LEARn moRE About thIS AdvERtISER

april 6, 2011 l Education WEEK: sciEncE lEarning outsidE thE classroom l www.edweek.org/go/sciencereport

S11


With all the time

today’s youths

already spend on

computers and

mobile devices,

technology can

serve as a familiar

vehicle for

learning.

Players of WolfQuest take

the role of the animal and

are presented with options

when they encounter

certain situations, such

as the presence of other

wolves.

Whyville residents may

have to battle against the

infectious ‘WhyPox’ or they

can visit a bioplex to

conduct research.

S12

games and Simulations Draw children

into New Vistas for accessing Science

BY

KaTie

ASh

Wa nt to

know what

it’s like to

stalk elk,

or a mate,

from the

vantage

point of a

wild animal?

Educators at the Minnesota Zoo,

located in a suburb south of the

Twin Cities, created just such an

online game a few years ago that

has proved immensely popular—

and educational. Called WolfQuest,

it allows players to learn about wolf

ecology by exploring Yellowstone

National Park as that creature.

“We’ve always been interested

in reaching out beyond our walls,

educating people no matter where

they are, and for us, we felt like the

Internet was a great tool to provide

access to educational resources and

connect with kids where they’re at,”

said Grant Spickelmier, the zoo’s assistant

director of education.

High-tech games and simulations

are second nature to today’s students.

For educators and researchers,

those virtual worlds offer the

freedom to create innovative digital

tools that tap into children’s motivation

outside the classroom and generate

excitement about science.

As prominent an authority as

the National Research Council has

extolled the potential of computer

games and simulations to better

engage young people in science

learning and promote a deeper understanding

of and facility with the

subject.

“They enable learners to see and

interact with representations of

natural phenomena that would otherwise

be impossible to observe—a

process that helps them to formulate

scientifically correct explanations

for these phenomena,” the nrc

said in a recent report. “Simulations

and games can motivate learners

with challenges and rapid feedback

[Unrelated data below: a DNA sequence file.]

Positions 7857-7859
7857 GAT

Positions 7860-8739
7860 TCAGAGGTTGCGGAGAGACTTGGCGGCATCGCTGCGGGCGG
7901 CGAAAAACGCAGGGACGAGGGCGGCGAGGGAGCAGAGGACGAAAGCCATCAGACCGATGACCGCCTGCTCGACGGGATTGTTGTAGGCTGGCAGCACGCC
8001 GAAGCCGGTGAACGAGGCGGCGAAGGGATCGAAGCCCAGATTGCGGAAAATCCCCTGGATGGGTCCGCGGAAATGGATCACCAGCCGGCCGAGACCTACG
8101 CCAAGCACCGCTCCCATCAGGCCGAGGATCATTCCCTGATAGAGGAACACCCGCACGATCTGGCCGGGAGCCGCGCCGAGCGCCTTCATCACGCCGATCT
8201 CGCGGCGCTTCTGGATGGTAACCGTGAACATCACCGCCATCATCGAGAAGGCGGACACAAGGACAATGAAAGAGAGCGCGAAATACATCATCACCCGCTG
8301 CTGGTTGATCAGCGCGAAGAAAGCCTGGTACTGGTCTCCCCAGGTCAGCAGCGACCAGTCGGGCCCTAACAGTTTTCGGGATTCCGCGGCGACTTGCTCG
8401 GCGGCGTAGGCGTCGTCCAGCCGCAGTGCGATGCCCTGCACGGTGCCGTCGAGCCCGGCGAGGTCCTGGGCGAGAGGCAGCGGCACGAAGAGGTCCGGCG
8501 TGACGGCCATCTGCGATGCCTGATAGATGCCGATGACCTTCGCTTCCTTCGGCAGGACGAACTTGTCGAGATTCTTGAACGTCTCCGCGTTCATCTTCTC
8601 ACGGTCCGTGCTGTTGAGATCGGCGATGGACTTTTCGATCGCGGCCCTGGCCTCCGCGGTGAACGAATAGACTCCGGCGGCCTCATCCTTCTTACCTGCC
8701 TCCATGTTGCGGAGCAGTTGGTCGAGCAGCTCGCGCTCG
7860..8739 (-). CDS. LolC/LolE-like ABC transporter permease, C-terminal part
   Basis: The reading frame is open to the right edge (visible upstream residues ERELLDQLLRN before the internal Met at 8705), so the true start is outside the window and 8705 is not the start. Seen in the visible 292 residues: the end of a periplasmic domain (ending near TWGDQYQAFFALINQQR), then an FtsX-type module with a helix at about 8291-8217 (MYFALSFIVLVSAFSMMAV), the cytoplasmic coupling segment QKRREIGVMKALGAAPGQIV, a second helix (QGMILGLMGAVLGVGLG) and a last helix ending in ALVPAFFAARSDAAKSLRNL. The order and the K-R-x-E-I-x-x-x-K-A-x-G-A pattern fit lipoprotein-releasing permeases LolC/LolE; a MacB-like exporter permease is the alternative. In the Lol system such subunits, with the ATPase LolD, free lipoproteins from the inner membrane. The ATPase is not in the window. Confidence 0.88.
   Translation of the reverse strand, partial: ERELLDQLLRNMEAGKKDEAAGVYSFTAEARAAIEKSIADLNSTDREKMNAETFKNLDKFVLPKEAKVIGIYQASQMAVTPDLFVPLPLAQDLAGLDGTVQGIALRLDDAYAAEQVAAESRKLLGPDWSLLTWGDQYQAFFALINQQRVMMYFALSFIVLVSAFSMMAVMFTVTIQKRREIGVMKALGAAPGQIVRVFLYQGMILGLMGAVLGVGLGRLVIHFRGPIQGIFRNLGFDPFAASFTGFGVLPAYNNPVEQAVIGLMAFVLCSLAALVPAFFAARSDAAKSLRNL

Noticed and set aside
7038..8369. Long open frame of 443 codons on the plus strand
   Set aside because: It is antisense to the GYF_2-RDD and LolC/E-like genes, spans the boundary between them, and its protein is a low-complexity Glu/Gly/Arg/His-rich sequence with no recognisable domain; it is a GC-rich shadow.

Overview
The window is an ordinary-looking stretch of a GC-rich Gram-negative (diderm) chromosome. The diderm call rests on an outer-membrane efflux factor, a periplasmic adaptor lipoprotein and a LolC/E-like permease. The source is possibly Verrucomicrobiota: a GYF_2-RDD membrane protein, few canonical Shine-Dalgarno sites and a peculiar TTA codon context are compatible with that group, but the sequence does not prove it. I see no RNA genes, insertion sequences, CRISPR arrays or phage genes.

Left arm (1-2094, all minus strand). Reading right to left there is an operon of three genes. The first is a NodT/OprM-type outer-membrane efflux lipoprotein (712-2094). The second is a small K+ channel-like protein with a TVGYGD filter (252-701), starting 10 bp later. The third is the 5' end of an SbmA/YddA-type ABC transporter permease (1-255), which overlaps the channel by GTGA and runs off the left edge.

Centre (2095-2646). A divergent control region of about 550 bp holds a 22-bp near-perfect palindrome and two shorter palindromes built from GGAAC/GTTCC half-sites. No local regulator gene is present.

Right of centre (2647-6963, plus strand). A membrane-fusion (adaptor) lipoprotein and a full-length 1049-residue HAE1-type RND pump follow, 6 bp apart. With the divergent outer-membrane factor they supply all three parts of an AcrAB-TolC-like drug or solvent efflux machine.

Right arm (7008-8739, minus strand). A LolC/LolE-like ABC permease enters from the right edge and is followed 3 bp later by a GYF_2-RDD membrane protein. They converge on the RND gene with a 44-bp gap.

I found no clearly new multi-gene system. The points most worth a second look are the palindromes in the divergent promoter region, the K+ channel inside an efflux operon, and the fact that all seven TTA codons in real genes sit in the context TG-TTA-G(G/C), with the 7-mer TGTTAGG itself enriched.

and tailor instruction to individual

learners’ needs and interests.”

The Minnesota Zoo’s evaluation of

its own game found “that kids were

learning the science, were more interested

in wolves, and were more

interested in science as a result of

playing the game,” Mr. Spickelmier

said.

In WolfQuest, players learn about

wolves by embarking on missions

that a wolf would typically under-

Education WEEK: sciEncE lEarning outsidE thE classrooml www.edweek.org/go/sciencereport l april 6, 2011

take, such as feeding and taking

care of pups.

Players take the role of the animal

and are presented with response options

when they encounter certain

situations, such as the presence of

other wolves.

For example, when interacting

with a potential mate, players can

choose to leave the interaction, take

a defensive stance, play, or show

interest in the wolf. They are rewarded

for choosing authentic wolf

behavior.

WolfQuest is a multiplayer game

with a chat function that allows

participants to talk to one another.

Launched in 2007, it continues to

receive thousands of hits daily.

Although the game was created

primarily for children to access

on their home computers, the zoo

has increasingly been contacted by

teachers interested in incorporating

it into their classrooms, Mr. Spickelmier

said. The zoo has since crafted

curricular materials to help connect

the game with what students are

learning in class, he said.

‘PlaYFUl

eXPeriMeNTaTiON’

At the New York Hall of Science,

a hands-on science and technology

center in New York City, digital tools

are helping draw the connections between

a day at a museum and children’s

lives at home and at school.

“One of the things you struggle

with in an informal science-center

environment is that kids come, they

have a blast, but they don’t necessarily

leave with anything,” said

Margaret Honey, the president and

chief executive officer of the facility.

“The potential of digital tools to

capture and then allow for playful

experimentation post-fact is really

cool.”

For instance, children can enter

their height and weight into a computer

and wear radio-frequency

identification bracelets as they go

down giant slides in the science

playground. The bracelets record